by Jay Mattson
About nine years ago, it became extremely uncool to like Fleetwood Mac. This pop/rock/soul band created some of the most emotional, daring, bold music in decades. Unfortunately, the Dixie Chicks ruined everything. They released a god-awful cover of “Landslide” and turned a whole generation off to Mick Fleetwood and Stevie Nicks’ amazing songwriting. I never stopped liking Fleetwood and Company. I just learned how to hide it from my judgmental music-nerd friends who castrated you for listening to the Mars Volta instead of At the Drive-In.
Fortunately, bands like The Belle Brigade are bringing back male/female duet work that isn’t strictly folk, which is a real breath of fresh air. The duo’s debut album, in stores on April 19th, channels the Fleetwood/Nicks work we heard on albums like Rumours or 1975’s Fleetwood Mac. The first single and track on their eponymous debut is “Sweet Louise”, a jangly and lighthearted folk-pop romp that’s delicate on the electric elements while still retaining an excellent range of harmonious vocals. It does a great job of selling their strengths.
Evidence of their ’70s influence comes on the piano-laden track “Where Not to Look for Freedom”. Enjoyably, it’s filled with electric guitar work that permeates like Lindsey Buckingham’s idiosyncratic sound. The lyrical content contains nothing very meaningful, but it still adds to The Belle Brigade’s charm; they can make minimal lyricism sound larger than life.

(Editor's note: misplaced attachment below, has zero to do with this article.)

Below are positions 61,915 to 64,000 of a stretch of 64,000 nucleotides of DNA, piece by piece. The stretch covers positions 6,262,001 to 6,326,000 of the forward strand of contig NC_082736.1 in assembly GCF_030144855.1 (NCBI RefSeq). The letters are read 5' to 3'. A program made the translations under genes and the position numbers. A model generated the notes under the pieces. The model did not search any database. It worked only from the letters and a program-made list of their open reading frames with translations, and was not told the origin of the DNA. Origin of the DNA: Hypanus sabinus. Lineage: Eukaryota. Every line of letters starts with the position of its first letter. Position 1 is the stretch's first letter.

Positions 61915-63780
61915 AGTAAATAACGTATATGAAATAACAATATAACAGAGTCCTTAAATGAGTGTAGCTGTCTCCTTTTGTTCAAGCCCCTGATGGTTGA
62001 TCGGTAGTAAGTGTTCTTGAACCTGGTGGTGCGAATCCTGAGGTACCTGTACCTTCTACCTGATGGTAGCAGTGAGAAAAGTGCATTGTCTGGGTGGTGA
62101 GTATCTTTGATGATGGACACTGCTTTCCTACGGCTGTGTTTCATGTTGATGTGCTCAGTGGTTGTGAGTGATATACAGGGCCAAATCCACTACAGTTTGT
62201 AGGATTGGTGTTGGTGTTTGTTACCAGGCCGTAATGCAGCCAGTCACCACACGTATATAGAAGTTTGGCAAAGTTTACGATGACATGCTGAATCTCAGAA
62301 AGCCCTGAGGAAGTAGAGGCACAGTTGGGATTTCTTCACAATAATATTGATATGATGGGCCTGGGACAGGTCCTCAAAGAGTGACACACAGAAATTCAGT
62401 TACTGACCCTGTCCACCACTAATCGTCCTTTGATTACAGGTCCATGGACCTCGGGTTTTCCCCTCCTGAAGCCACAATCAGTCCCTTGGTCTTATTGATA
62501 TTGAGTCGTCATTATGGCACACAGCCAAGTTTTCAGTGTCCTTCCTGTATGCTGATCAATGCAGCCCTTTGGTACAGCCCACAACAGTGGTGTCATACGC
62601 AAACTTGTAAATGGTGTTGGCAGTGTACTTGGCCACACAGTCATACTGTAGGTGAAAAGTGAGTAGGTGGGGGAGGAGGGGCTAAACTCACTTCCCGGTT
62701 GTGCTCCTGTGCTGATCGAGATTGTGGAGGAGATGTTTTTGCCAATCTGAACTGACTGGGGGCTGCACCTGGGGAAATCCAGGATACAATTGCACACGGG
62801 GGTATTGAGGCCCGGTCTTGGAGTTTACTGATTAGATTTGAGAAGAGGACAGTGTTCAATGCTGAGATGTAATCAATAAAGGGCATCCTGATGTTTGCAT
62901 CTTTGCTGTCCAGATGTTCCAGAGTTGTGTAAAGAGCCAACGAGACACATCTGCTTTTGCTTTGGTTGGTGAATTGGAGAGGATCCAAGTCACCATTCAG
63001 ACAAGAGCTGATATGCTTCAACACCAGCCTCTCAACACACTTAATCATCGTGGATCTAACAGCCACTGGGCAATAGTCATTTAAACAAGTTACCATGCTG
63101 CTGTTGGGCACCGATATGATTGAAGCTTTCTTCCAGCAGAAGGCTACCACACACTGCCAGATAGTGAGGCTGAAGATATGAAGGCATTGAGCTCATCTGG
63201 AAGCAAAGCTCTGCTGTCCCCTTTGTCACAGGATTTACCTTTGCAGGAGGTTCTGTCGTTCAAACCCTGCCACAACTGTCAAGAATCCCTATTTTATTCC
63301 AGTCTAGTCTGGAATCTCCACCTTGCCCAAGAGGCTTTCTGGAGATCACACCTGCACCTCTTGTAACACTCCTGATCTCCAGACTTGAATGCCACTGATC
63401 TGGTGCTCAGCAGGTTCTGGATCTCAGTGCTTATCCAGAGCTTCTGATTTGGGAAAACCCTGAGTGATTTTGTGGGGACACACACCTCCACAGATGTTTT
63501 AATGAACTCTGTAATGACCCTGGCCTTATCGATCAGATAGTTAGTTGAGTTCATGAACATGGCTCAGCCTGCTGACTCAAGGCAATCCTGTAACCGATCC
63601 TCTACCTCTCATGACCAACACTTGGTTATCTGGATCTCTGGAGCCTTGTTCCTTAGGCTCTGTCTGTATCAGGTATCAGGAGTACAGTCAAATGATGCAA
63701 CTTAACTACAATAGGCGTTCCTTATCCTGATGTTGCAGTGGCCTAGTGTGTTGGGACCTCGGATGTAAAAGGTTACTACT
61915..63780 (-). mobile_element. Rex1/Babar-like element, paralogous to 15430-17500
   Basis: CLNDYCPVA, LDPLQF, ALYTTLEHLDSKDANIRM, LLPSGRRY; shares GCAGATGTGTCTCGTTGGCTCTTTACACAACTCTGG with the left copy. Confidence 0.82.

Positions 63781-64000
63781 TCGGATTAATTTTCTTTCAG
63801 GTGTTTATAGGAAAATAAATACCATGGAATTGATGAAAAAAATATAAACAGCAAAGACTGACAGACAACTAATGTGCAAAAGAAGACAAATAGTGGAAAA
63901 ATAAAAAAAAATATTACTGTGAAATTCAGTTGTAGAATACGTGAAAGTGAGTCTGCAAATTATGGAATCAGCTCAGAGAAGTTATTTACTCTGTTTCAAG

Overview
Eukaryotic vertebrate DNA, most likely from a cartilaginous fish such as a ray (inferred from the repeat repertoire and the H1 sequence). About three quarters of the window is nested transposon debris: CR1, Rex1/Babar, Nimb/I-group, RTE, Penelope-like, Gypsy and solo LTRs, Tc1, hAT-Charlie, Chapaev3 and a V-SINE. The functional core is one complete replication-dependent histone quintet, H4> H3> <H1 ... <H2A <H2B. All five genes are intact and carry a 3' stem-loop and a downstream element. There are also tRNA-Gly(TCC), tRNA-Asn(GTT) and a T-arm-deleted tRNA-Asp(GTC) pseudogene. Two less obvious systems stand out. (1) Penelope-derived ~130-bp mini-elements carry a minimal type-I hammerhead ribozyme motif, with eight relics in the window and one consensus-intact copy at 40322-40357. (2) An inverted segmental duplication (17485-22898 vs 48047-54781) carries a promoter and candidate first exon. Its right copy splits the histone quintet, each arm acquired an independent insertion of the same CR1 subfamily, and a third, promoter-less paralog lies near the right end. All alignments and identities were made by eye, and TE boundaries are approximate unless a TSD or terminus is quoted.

“Losers” stands as one of the most emotionally-driven tracks on the album. But like the first few tracks before it, lyrical content isn’t strong but the passion exuded by this brother and sister duo is so genuinely ardent that it completely pulls you in. As they sing about their low points, you can hear the longing behind their voices, the depression setting in that sets up the mood for the song. And while this is all just performance, and not perhaps real emotion, the performance is phenomenal due to the enjoyable fusing of counterpoint emotions.
The next track is almost eerily similar to “Go Your Own Way”, not in the sense of it sounding plagiarized (like Fleet Foxes’ “Mykonos”), but more of the general theme and movement of the track. This is one of Belle Brigade’s greatest strengths; they sound much bigger than they are, which sounds incredible on album and probably sounds even better live. Further evidence can be seen on “Lonely Lonely”, a song influenced by The New Pornographers. Prominent female vocals with intermittent male backup reflects Neko Case and A.C. Newman on any Pornographers album. “My goodness is a tumbleweed, blown away from me,” is one of the simple metaphors used on “My Goodness”, a light yet disturbingly deep track about failure and eliciting disappointment from others.
The Belle Brigade’s debut album is very, very good. While each song is musically proficient and technically sound, some of the later tracks begin to feel uniform and blank. It’s almost like the duo wanted to make something crazier, but then pulled back the reins a bit. It doesn’t make sense, considering the first half of The Belle Brigade is pure sonic joy. This Belle Brigade are good, but the splintered nature of this album shows they have some growth to make. I’m excited to see that growth with subsequent releases.